Power Drift

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Well, I’m back! A little longer than I anticipated, but nevertheless, I have returned to the world of retro! Not that I ever left… really…

Anyway, back in the mid-1980’s Sega was really beginning to make a name for itself outside of Japan, thanks, by and large, to Yu Suzuki and his AM2 team. Starting in 1985 with Space Harrier, the first of Sega’s “Super Scaler’s”, wowed arcade goers with it’s amazing sprites and its large sit down cabinet. I remember the first time I saw Space Harrier in the arcades, my jaw literally hit the floor! The sprite scaling, huge sprites, colourful graphics and awesome sound really made it hard to miss…

Space Harrier was followed by the legendary AM2 titles Out Run and After Burner, and in 1988, by Power Drift.

With 12 different drivers to choose from, Power Drift offers 5 different courses, split into a further 5 stages; finish in the top three and you’ll qualify for the next stage of the course you’ve chosen, any lower and it’s game over! Pure arcade simplicity; and in true arcade fashion, the stages get increasingly difficult as you progress through your chosen course.

Not too long after its release in the arcades Power Drift was converted to the popular home formats of the day, mainly handled and published through Activison. The first home console port was on to the PC Engine in 1990 and it doesn’t look too bad, but still a long way from truly capturing the arcade original’s graphics and sprite handling. You have to remember the limitations of the hardware available at the time, and perhaps this is why Sega themselves never released a port on to the Mega Drive or Mega CD, despite releasing decent ports of AM2’s other Super Scaler’s, Out Run and After Burner.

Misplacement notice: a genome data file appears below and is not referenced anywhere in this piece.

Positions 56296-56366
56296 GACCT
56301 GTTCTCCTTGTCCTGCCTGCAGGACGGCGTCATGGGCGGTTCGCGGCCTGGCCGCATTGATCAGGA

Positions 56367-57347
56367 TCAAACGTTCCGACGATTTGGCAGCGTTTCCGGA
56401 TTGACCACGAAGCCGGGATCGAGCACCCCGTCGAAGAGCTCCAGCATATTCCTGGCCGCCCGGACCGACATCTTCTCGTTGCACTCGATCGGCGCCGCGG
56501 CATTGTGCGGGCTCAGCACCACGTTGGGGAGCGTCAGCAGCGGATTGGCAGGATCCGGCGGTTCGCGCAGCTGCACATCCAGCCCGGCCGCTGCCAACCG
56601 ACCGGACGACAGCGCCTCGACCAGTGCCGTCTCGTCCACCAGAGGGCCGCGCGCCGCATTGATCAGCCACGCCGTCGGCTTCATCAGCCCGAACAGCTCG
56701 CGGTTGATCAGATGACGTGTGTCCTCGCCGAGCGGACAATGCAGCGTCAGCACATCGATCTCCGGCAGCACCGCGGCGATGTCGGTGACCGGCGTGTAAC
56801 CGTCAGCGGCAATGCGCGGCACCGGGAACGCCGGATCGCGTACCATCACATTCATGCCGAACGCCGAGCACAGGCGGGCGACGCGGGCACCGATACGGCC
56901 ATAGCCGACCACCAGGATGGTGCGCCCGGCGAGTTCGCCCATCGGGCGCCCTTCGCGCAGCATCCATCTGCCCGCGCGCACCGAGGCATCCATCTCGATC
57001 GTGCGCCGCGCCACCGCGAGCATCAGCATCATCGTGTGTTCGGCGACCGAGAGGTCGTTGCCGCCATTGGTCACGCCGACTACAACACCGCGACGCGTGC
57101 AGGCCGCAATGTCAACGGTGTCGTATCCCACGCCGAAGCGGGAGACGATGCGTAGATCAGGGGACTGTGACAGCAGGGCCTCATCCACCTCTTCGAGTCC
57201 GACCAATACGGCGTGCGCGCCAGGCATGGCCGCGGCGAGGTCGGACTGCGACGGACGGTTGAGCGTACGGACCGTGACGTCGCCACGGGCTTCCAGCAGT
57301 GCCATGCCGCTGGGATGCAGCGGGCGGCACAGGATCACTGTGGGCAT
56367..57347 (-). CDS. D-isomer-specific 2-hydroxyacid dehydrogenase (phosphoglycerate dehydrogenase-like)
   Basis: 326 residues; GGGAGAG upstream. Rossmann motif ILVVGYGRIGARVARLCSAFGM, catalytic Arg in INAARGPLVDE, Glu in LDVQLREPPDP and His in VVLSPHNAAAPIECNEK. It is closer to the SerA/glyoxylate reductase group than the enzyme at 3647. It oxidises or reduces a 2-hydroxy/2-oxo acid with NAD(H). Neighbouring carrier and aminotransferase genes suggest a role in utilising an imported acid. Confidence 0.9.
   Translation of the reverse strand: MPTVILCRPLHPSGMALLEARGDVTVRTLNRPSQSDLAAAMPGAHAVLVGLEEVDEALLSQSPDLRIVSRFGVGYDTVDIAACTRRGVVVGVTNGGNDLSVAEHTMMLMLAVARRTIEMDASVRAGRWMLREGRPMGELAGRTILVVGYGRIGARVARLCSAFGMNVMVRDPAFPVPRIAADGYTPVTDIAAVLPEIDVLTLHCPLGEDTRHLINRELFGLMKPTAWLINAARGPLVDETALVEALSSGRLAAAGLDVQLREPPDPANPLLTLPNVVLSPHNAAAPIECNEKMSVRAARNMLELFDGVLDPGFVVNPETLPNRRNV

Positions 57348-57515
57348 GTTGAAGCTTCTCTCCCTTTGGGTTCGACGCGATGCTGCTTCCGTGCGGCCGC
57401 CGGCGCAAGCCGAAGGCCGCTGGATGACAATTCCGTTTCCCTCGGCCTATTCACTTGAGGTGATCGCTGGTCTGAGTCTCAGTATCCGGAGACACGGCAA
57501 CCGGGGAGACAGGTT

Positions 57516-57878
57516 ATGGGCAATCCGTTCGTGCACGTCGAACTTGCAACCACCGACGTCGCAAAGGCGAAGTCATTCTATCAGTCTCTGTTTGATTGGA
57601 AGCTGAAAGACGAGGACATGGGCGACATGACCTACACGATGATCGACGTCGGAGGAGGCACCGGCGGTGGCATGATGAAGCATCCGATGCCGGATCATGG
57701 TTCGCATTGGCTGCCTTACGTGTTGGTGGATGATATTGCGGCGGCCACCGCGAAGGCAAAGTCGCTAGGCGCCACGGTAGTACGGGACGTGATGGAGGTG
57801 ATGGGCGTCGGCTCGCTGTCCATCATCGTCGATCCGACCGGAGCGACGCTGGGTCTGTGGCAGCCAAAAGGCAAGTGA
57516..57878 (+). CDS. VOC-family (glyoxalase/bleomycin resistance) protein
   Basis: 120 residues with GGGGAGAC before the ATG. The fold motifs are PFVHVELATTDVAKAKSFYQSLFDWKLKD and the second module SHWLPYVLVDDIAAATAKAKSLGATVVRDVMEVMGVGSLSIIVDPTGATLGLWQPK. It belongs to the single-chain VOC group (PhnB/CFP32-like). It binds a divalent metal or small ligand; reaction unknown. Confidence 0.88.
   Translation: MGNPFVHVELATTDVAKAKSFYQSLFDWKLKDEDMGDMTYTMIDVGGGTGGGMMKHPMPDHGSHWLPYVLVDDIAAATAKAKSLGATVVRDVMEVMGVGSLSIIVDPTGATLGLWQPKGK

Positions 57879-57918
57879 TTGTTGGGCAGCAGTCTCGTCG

In 1998 with the Saturn and its impressive sprite handling abilities at its disposal, Sega released an arcade perfect port of Power Drift on its Sega Ages label, and it is this port that I find myself happily glued to my seat playing. I just love the big bold graphics, pumping synth soundtrack and the pure simplicity of the gameplay. Even today, I think it still looks really impressive when you see the way the screen rotates, tilts, and throws the sprites around at such speed and so smoothly. No wonder, really, that Sega waited until there was a home system capable of doing the arcade original justice!

The Saturn port contains the original arcade game in all its glory, plus a Grand Prix mode, whereby you race across all 5 courses racking up race points based on your finish position. The game is just such a big nostalgia kick for me, they just do not make games like this anymore! With the choice of courses and driver’s, there is more variety than in Out Run, and from the time of original release, I cannot think of anything else that really offers what Power Drift does and how it does it. The sheer sprite handling is so impressive, with the course fly-by at the beginning of every race, to the roller coaster style layout of many of the stages, down to the scaling and rotation of your buggy when you crash… even SNK’s venerable Neo-Geo hardware would struggle to deal with the sprite handling on this game! The Saturn takes it all in it’s stride, and it’s a real testament to the arcade hardware that impressed so much all those years ago.

I’ve long felt that Power Drift has been left a bit under-rated by the years that have gone by since its original release. Remembered by many when you mention it, but otherwise rarely talked about; perhaps brought up as a footnote now and then when people are discussing other late ’80 Sega / AM2 games. The game was last featured on the Yu Suzuki Game Works compilation for the Dreamcast, which, although I’ve not played it, I assume is a further port of the Saturn version.

Many people recommend picking up a Saturn nowadays so that you can enjoy its impressive back catalogue of shoot-’em-ups, however, I would just as whole heartedly recommend getting a Saturn so that you can sit down and take yourself back to the ’80’s and Sega’s arcade heyday with perfect ports of Space Harrier, Out Run, After Burner, and of course, Power Drift.

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